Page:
Academic journal article Rural Society

Experiences of Wheat Growers in Australia's Western Wimmera Following Deregulation of the Export Wheat Market

Academic journal article Rural Society

Experiences of Wheat Growers in Australia's Western Wimmera Following Deregulation of the Export Wheat Market

Article excerpt

Introduction

Since the 1970s, global agricultural reform has been underpinned by neoliberal ideologies and deregulation practices have been extensive (Coleman & Skogstad, 1995). Agricultural industries in New Zealand (Cloke & Heron, 1994), South Africa (Van Zyl, Vink, Kirsten, & Poonyth, 2001), Canada (Coleman & Skogstad, 1995) and the United States (Skogstad, 1998) are now all extensively deregulated. Likewise, the Australian wool, sheep and dairy industries were deregulated over this period, suggesting deregulation of the wheat industry would be consistent with Australian and global policy trends (Cocklin & Dibden, 2002; Coleman & Skogstad, 1995). The shift towards deregulation in Australia, with its removal of trade protection and the exposure of agricultural industries to international competition, has been underpinned by an assumption that reduced government intervention results in increased growth (Dibden & Cocklin, 2010; Lawrence, Richards, & Lyons, 2013; Talbot & Walker, 2007). Within this context, deregulation is viewed as essential in repositioning agricultural markets at the centre of the Australian economy (Dibden & Cocklin, 2010). Subsequently, the ongoing existence of Statutory Marketing Authorities, such as the Australian Wheat Board (AWB), was cited as an impediment to competition, productivity, and efficiency. This eventually led to the removal of single desk status held by the AWB in 2008 (Banks, 2005; McCorriston & MacLaren, 2005, 2007). As then Federal Minister for Agriculture, Forestry and Fisheries, Tony Burke argued, deregulation was necessary to increase competition within the export market, stating, "only then will returns to growers be maximised" (Commonwealth of Australia, 2008, p. 1774). Wheat growers, however, remained sceptical of such claims, fearing they would lose control of the industry and have difficulty competing in a global market (Irving, Arney, & Linder, 2000; Productivity Commission, 2010).

Indeed, the AWB was created to provide security to growers to counter the widely held belief that wheat farmers were being exploited within what had previously been a deregulated industry (Whitwell & Sydenham, 1991). Founded in 1939, the AWB became a Statutory Marketing Authority in 1948. This made the AWB the only permitted marketer of Australian wheat, both domestically and internationally, a monopoly arrangement often referred to as the "single desk" (Botterill, 2011; McCorriston & MacLaren, 2007). The wheat industry was further stabilised by the agricultural policies of the Menzies Government in the 1950s-1960s, before the election of the Whitlam government in 1972 led to major changes within the Australian agricultural industry in general (Cockfield & Botterill, 2007; Whitwell & Sydenham, 1991). Following the election of the Hawke Government in 1983, focus on government intervention in agricultural policy intensified. Inquiries initiated by government (Hilmer, Rayner, & Taperell, 1993; Irving et al., 2000; Royal Commission into Grain Handling, Storage & Transport, 1988), and government authorities (Bureau of Agricultural Economics, 1987; Industry Assistance Commission, 1988) challenged statutory wheat marketing, contending this undermined industry efficiency, reduced grower freedom and choice, and prevented growers from maximising the returns on their wheat. Fundamentally, this body of work concluded the AWB did not provide growers with higher wheat prices than could otherwise be achieved in a deregulated export market. Ultimately, these arguments influenced the Federal Government decision to dismantle the single desk in 2008 (Botterill, 2011).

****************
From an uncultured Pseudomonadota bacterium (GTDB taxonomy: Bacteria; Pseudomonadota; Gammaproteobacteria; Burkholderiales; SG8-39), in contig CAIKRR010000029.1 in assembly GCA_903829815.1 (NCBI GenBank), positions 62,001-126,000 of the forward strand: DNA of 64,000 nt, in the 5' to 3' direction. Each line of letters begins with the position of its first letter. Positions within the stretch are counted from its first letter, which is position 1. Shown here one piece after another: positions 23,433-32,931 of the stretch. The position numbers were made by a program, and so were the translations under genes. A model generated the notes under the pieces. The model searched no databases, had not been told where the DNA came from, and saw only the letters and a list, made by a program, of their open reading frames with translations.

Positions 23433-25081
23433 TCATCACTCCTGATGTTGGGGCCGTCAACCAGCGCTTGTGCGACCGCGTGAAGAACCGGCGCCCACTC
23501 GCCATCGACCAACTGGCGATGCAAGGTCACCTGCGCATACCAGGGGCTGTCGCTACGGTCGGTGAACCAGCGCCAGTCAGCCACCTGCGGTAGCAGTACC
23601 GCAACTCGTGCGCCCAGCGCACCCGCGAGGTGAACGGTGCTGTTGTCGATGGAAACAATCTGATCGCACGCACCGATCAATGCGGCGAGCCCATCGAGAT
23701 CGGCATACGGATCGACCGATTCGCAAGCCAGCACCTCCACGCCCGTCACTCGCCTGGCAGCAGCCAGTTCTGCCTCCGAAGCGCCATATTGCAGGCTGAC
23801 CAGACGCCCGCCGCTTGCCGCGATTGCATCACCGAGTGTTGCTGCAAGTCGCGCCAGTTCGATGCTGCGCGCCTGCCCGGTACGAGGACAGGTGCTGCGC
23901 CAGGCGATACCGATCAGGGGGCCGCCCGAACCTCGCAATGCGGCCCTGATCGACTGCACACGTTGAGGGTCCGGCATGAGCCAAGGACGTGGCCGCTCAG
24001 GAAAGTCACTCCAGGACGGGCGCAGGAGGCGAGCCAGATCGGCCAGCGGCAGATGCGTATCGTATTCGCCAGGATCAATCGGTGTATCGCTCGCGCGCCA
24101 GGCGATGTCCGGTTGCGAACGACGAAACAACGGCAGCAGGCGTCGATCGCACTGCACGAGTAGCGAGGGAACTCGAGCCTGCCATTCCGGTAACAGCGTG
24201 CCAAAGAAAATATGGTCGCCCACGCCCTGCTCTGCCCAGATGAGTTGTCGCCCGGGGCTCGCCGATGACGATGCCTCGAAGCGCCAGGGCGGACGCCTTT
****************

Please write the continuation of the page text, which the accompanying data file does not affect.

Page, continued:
This policy shift remains contentious due to the reliance of many growers upon export markets. In 2014-2015, 71% of Australia's total wheat production (23,373 kt) was exported (ABARES, 2016). The proportion of wheat sold to export markets differs according to location. …

Search by... Author
Show... All Results Primary Sources Peer-reviewed

Oops!

An unknown error has occurred. Please click the button below to reload the page. If the problem persists, please try again in a little while.